Champion had been exposed to the world of business through his employment with vehicle manufacturers and he acquired a practical knowledge of machinery at their works and on the track. He decided to set himself up as an importer of French auto parts and reached an agreement with Edouard Nieuport to sell his electrical ignition parts on the American market. Nieuport was an engineer and incidentally a former bicycle racer whose products were earning respect on the road and in the air. In the spring of 1905 Champion returned to Boston, bringing trunks of Nieuport spark plugs, coils, magnetos, and storage batteries. The Albert Champion Company was an immediate success and soon moved to design and produce its own electrical parts. Champion took personal charge of advertising and promotion, traveling to Detroit and elsewhere to demonstrate his equipment to manufacturers and agents. At the Boston Buick dealership he encountered William C. Durant whose company was building the largest-selling car in the nation. By good fortune Durant was not satisfied with the spark plugs being installed on his cars and offered to set up a new company in Flint to produce spark plugs to meet Buick requirements. The plugs would be called AC since Champion’s partners refused to relinquish the Champion name. Along with Weston-Mott Company, Dayton Engineering Laboratories, Fisher Body Corporation, and other suppliers, it became a component of General Motors.
Over the years AC and Champion, Albert Champion’s previous firm, grew to dominate the spark plug market. His fortune was made, but what was his role in the company’s success? He was not an engineer, but he learned from the beginning to employ the best designers and managers to keep the company at the forefront of technological innovation. Alfred P. Sloan said: “The keynote of his success was that he was never satisfied with the product of the job he was then doing. His mind was always open to the necessity for constant improvement.” His competitive instinct on the track was later mirrored in the business world.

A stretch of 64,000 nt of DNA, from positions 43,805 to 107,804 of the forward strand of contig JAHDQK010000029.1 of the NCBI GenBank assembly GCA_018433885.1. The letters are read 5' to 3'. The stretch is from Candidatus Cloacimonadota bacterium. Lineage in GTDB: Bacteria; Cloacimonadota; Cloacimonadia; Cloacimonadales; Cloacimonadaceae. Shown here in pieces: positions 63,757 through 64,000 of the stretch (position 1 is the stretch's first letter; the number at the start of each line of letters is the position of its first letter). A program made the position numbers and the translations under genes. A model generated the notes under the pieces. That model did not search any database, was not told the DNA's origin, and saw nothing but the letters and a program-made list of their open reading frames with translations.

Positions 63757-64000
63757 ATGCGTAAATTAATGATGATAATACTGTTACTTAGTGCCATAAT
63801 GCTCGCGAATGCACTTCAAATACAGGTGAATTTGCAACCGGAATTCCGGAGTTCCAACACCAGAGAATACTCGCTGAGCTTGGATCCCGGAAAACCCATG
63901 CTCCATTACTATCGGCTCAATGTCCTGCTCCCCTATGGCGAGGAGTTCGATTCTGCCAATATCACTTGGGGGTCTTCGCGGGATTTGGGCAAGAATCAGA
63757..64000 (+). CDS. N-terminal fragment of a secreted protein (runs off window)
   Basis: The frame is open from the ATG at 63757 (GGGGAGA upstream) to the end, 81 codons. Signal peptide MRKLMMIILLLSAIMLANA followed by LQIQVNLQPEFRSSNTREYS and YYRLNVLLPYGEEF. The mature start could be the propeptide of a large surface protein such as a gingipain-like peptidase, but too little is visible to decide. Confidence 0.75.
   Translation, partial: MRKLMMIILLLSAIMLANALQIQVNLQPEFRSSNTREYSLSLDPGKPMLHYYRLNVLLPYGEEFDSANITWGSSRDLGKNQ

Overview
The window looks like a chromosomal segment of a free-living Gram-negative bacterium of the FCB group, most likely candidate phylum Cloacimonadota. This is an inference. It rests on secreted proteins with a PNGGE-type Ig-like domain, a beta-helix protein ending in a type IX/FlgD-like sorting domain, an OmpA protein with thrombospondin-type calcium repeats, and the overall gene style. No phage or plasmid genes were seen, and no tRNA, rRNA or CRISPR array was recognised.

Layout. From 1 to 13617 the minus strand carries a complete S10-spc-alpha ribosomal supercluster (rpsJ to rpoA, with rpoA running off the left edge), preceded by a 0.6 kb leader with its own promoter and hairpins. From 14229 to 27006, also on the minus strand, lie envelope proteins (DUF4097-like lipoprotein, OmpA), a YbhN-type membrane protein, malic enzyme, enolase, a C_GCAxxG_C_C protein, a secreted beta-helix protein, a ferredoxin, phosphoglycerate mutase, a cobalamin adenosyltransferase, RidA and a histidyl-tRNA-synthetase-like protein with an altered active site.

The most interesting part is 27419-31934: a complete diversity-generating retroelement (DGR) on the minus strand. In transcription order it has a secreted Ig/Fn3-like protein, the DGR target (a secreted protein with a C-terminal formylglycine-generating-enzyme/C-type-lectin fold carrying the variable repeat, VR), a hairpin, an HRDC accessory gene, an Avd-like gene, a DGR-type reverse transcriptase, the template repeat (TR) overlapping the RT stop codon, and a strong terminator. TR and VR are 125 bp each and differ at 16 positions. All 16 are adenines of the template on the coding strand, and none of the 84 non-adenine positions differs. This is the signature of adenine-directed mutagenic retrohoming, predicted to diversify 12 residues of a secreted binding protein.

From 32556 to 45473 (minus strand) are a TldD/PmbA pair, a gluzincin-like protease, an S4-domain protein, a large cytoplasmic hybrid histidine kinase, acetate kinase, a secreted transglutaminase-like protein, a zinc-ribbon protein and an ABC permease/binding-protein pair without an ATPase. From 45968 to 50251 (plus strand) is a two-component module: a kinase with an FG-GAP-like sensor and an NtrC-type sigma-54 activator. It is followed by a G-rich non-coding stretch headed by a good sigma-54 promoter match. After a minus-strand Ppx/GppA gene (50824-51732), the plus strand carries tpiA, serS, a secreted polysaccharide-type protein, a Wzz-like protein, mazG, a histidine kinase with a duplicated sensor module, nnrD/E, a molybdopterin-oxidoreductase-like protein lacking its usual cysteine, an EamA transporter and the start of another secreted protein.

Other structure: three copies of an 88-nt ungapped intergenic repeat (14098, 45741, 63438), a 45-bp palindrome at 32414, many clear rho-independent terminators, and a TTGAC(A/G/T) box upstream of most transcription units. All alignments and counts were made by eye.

Peter Nye has done an outstanding job is this first biography of Albert Champion which comes with full notes, a bibliography, and an index. It is a long book with two thirds devoted to his cycling career and we might have been content with less detail on so many of his racing exploits including the admiring comments of the press. Less detail is given for his business career, perhaps because it was not as fully publicized, and given General Motors’ penchant for secrecy and slight interest in corporate history.
Champion died in 1927 from wounds received in a fight over the wife of a colleague, not the only amorous adventure that blighted his career. You can read all about it in this highly recommended work which throws new light on the drama of those who played in the first acts of the history of the automobile.
Copyright 2016, Arthur Jones (speedreaders.info).
This review appears courtesy of the SAH in whose Journal 274 it was first printed.